LA100 fully autonomous UAV brings aerial photography to non-flyers
The LA100 is designed to carry a GoPro HERO3 for capturing aerial images
Micro UAVs have proven a boon for photographers looking to spread their wings into the aerial realm. Similarly, wearable actioncams, like the GoPro line, have enabled amateurs to capture professional quality images and video from angles hitherto the province of seasoned professionals with expensive equipment. France’s Lehmann Aviation is bringing these two technologies together with the LA100, a fully automatic UAV designed specifically to carry a GoPro HERO3 camera.
Like the Swinglet CAM UAV, the LA100 follows a pre-programmed flight path, but unlike the Swinglet, the LA100's flight path can't be customized or overridden by remote control. This is because the aircraft is targeted specifically at users with no piloting background. After a few minutes of capturing footage from a height of 80 to 100 meters (262 – 328 ft) with no input from the user on the ground, the hand-launched LA100 returns to the launch site for a horizontal landing.
With the ability to fly at speeds of 20 to 80 km/h (12 – 50 mph) for periods of up to five minutes, the LA100 has a range of up to 0.5 km (0.3 miles). It can also fly in winds of up to 45 km/h (28 mph) and in temperatures from -25° C to 60° C (-13° F to 140° F). The UAV has a wingspan of 92 cm (36 in) and length of 45 cm (18 in). Made mostly of foam and carbon fiber, the LA100 weighs around 850 g (30 oz), including a mounted GoPro camera.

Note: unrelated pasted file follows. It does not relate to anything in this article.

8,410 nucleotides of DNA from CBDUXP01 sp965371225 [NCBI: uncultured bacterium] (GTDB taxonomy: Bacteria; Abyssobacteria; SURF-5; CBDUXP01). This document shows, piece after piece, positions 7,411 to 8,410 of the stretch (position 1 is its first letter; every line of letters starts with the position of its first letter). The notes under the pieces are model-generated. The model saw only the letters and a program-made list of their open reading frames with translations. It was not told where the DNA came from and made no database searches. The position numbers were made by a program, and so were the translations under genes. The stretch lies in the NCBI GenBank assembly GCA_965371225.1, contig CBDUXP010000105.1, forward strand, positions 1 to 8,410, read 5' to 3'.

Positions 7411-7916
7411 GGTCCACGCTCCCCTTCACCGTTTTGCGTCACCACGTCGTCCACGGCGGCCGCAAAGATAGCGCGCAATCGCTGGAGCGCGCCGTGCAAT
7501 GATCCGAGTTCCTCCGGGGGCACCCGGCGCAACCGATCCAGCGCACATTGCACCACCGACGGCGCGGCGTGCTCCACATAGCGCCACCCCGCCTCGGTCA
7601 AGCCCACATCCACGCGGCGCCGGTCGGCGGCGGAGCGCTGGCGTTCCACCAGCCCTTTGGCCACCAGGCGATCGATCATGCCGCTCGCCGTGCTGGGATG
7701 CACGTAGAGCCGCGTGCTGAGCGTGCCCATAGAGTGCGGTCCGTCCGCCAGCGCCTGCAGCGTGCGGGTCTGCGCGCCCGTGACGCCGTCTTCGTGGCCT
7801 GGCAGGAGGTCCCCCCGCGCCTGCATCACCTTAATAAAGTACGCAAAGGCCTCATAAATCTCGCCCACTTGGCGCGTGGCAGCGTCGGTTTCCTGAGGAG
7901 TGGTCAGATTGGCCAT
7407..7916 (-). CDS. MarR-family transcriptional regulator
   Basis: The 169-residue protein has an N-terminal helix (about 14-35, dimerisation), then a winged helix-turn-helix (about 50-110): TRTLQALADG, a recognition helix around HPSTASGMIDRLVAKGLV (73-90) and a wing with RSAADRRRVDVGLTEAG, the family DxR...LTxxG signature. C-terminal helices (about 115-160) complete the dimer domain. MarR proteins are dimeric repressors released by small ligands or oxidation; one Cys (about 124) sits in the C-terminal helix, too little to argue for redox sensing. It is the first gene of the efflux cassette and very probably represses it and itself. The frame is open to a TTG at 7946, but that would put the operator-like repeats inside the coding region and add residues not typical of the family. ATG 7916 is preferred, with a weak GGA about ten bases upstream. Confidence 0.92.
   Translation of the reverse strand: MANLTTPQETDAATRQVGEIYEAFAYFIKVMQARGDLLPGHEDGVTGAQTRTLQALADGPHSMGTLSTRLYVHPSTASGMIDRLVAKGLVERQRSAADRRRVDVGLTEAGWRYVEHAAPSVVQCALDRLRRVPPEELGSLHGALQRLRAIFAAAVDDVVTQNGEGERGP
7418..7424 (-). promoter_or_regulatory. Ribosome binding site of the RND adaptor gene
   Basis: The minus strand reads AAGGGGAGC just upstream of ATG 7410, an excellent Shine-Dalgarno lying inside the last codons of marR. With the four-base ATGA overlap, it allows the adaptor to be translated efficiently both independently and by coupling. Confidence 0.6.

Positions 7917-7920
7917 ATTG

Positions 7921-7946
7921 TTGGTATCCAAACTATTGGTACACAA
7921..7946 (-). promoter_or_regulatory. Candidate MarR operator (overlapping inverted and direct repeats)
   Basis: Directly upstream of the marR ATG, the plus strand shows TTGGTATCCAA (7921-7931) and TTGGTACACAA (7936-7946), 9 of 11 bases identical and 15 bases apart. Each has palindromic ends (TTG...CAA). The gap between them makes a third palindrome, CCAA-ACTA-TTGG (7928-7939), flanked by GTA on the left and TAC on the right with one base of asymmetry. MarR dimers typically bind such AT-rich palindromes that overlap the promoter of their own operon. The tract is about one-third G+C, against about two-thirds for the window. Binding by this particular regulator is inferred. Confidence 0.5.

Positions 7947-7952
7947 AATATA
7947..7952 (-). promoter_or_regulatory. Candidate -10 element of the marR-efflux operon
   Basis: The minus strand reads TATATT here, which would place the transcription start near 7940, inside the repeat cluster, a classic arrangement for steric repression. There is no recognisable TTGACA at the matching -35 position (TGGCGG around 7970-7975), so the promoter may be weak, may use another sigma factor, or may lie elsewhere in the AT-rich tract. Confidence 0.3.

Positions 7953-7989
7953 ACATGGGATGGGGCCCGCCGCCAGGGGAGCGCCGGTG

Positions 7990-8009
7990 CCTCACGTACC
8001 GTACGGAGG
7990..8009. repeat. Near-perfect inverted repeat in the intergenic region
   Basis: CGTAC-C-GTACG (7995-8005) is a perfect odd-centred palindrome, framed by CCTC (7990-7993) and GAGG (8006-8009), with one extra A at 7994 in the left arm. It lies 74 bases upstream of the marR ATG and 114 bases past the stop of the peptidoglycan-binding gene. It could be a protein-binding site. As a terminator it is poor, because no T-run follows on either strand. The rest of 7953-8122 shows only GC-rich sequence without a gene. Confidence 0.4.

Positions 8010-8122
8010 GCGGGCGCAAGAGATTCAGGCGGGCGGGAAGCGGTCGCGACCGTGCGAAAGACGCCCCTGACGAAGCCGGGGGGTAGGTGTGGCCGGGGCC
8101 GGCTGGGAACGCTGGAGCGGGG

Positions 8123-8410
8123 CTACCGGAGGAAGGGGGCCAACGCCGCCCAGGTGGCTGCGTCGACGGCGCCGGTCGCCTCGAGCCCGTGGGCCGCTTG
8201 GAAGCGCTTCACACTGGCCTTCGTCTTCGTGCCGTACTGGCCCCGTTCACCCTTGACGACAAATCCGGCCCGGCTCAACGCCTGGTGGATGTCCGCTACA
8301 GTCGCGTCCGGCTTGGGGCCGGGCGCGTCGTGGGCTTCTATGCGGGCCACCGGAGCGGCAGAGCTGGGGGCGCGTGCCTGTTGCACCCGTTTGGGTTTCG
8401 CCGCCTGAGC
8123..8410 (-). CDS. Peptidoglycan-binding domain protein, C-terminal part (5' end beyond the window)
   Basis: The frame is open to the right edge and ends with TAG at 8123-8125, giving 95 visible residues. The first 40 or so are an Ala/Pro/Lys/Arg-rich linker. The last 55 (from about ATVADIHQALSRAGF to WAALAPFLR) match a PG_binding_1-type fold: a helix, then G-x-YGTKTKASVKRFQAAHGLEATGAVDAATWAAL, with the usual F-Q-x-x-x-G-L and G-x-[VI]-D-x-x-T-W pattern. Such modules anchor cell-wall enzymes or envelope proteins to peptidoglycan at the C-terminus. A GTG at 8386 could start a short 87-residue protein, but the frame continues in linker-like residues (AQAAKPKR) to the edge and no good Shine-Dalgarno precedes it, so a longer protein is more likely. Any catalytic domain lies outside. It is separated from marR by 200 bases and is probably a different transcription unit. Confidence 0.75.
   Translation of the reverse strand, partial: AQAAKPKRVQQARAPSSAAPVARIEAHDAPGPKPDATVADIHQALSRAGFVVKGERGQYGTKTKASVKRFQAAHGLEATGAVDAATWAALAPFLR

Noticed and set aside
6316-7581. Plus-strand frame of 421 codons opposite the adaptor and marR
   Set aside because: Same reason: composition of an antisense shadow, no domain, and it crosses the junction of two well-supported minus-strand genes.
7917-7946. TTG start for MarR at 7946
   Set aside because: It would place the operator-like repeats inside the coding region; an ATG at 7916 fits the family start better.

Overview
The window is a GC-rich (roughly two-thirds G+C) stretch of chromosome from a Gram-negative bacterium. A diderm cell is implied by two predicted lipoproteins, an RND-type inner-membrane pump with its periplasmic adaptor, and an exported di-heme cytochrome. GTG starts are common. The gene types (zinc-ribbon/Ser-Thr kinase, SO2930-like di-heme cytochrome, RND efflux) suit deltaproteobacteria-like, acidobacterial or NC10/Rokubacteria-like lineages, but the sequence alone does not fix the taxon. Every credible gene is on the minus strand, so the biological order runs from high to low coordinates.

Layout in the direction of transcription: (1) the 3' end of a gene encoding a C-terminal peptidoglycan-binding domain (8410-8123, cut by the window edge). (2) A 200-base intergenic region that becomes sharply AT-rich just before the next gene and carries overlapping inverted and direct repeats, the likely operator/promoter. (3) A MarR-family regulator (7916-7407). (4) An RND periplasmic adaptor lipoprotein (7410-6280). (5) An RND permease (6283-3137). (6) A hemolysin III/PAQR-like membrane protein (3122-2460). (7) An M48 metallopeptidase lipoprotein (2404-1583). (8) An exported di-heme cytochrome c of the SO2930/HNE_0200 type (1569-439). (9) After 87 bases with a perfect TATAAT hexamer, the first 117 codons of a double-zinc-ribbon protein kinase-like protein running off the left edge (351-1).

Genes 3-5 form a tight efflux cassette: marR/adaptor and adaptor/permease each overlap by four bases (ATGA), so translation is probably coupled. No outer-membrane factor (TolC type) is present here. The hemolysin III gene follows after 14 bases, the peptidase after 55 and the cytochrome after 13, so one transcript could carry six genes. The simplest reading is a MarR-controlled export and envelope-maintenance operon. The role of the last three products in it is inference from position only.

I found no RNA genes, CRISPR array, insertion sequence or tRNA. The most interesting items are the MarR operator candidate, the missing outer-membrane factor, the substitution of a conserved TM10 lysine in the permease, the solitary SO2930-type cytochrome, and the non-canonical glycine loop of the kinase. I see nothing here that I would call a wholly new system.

A camera can be mounted on top of the wing to capture oblique images or at the bottom of the wing for vertical images. It can also fly with two GoPros on board at the same time. However, buyers will have to supply their GoPros as they aren't included in the purchase price.
The LA100 is priced at €990 (US$1,275) and will come ready to fly from December, 2012. Lehmann Aviation says it plans to roll out hardware and software upgrades for the LA100 on a regular basis.
The video below shows the LA100 and some of the aerial images captured with it.
Source: Lehmann Aviation
About the Author
Darren's love of technology started in primary school with a Nintendo Game & Watch Donkey Kong (still functioning) and a Commodore VIC 20 computer (not still functioning). In high school he upgraded to a 286 PC, and he's been following Moore's law ever since. This love of technology continued through a number of university courses and crappy jobs until 2008, when his interests found a home at Gizmag.
All articles by Darren Quick
Now it looks like UAV's come within reach of whoever wants one, 990 euro's is something an amateur into aerial photography would spend to get decent shots, consistently.
But, what happens when I get to Versailles, or any other touristic hotspot and launch my UAV, together with dozens of others? Authorities will not be very happy with skies buzzing with UAV's, if only for security's sake.
It will be interesting to see what happens, probably their first reaction will be to prohibit private UAV's outright above cities, near airports and above crowded locations. Then, on a trial basis issue permits to fly to selected, trusted individuals, after having researched the issue. As we know, officialdom does not move quickly, so expect to wait a bit before you can get your personal Versailles aerial. Or act quick before the world gets into UAV's.
I like where this is going. Cool stuff.
Why was there no video from the GoPro shown?
This thing must have horrible aerodynamics with a big flat camera in the slipstream. Why not mount a small camera on the underbelly with a two axis positioning control and link it to an iPhone. There was a great article in a recent issue of Wired regarding autonomous drones. You don't have to spend $1300 to acquire one these days.
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